marsh along Bland creek just south of Werowocomoco.
at the Time of English Settlement, 1607-1609
paucity of historical records concerning the earliest years of English
contact with the Virginia Indians leave historians and archaeologists
with a limited but colorful account of cultural interaction at Werowocomoco.
John Smith's A True Relation describes his December 1607
capture near the headwaters of the Chickahominy River by warriors
loyal to Powhatan's brother, Opechancanough. Smith and his party
were taken to "Waranacomoco upon the River of Pamauncke [York],
where the great king [Powhatan] is resident." During his stay
at Werowocomoco, Smith used the Spaniards as an excuse for the English
presence in Powhatan territory and divulged the need to "revenge"
the death by grisly torture of one of their party by what he supposed
to be members of the neighboring Monacans. Powhatan informed Smith
of the lands and peoples under his control and of his neighbors
and enemies (including the Monacan). Smith describes the "River
of Pamauncke" as "not past twelve miles from that we dwell
on [the James], his course northwest and westerly as the other”
with “Weraocomoco" being "upon salt water in breadth
two miles." This meeting is later elaborated upon in The
General History: The Third Book to include Smith's rescue by
in February of 1608, Smith returned to Werowocomoco with Captain
Newport and a group of 30-40 armed men for an official visit to
discuss relations between the two groups. Smith describes the bay
upon which Werowocomoco was sited as having "3 creeks, and
a mile and a half from the channel all ooze," the three creeks
mentioned being in all likelihood present-day Caffee, Leigh, and
Purtan Creeks, and the "ooze" needing no explanation to
anyone who has been up any of them. Smith found himself "mistaken
in the creek, for they all there were within less than a mile,"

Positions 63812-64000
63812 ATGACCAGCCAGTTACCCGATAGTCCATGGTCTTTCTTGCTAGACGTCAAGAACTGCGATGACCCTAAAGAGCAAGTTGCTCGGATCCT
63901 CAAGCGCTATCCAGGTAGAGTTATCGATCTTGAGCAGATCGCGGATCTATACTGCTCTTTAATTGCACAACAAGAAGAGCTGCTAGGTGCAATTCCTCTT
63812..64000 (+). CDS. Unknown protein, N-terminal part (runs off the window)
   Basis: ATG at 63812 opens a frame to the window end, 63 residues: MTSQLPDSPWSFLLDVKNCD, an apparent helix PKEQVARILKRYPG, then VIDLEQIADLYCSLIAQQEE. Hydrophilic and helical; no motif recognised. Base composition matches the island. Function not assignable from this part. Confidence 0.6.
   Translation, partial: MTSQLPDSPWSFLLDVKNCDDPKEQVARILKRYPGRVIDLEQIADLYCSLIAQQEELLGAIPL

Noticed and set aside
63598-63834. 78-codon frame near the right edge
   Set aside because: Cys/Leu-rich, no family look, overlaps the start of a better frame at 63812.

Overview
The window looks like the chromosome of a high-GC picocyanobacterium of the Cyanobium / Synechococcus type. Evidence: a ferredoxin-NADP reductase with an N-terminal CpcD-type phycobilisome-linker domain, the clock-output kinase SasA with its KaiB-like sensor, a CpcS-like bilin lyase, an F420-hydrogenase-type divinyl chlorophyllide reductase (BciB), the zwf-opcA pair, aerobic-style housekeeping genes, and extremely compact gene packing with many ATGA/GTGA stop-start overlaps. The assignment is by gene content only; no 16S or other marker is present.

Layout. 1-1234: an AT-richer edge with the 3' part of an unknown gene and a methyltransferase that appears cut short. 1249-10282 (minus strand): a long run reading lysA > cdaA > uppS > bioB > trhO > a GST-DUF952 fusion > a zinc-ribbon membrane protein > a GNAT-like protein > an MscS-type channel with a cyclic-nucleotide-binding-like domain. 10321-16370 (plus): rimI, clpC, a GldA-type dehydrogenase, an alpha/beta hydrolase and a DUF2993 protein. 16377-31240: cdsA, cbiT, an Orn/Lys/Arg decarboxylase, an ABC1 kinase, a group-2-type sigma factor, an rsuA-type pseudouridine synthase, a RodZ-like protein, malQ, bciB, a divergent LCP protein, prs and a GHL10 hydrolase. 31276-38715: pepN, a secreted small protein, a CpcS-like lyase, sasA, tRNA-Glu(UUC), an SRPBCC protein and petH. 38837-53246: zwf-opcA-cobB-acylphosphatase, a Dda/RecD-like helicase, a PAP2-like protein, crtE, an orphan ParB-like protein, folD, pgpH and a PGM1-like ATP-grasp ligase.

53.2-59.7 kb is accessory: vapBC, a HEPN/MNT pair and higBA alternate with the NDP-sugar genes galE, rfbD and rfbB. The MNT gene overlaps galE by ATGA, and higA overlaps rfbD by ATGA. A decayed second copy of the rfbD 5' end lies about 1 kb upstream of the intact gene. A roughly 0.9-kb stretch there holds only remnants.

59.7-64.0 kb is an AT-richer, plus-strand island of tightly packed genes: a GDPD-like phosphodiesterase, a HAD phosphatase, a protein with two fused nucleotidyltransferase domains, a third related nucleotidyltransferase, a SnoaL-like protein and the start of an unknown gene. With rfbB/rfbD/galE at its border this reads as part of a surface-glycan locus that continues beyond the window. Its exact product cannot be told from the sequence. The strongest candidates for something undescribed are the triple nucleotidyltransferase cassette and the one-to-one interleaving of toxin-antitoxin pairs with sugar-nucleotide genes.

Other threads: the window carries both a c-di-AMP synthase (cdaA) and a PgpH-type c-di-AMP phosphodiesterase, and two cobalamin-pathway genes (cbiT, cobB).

a description which closely matches the layout of creeks feeding
into Purtan Bay.
later embellishment of his meeting with Powhatan in The General
History: The Third Book includes details of the trade of an
English boy (Thomas Salvage) for a Native American (Namontack),
Powhatan's interest in blue beads, the construction of bridges crossing
the various creeks of the bay, and the population of Werowocomoco
"by two or three hundred savages."
Fall of 1608 saw Captain Newport desirous of making Powhatan a vassal
of King James. Newport believed this would ensure the Virginia Indian
leader’s future cooperation. The Captain arrived from Jamestown
"overland to Werawocomoco, some 12 miles.” There he passed
the River of Pamaunkee in a “savage canoe" with four
men to a reception of dancing, the next day intending to "crown"
England's newest ally.
By December of 1608, the English supplies
were running short. Needing to obtain more provisions they approached
Werowocomoco for corn. Their failure to obtain enough food to sustain
the fort at Jamestown convinced John Smith to travel to Werowocomoco.
Powhatan agreed to provide the English with food in exchange for
a grindstone, fifty swords, guns, beads, chickens, and an English-style
house. Four Dutchmen and the Englishman Richard Salvage were sent
to Powhatan to construct his new dwelling at year's end. By mid-January
1609 relations between the two parties had grown increasingly distrustful,
with rampant insinuations regarding the trustworthiness of the Dutchmen.
Some of the English blamed the Dutchmen for inciting the Virginia
Indians against the English. Soon thereafter, Powhatan had removed
himself, his warriors, and all his valuable provisions to the village
of Orapaks on the Chickahominy River.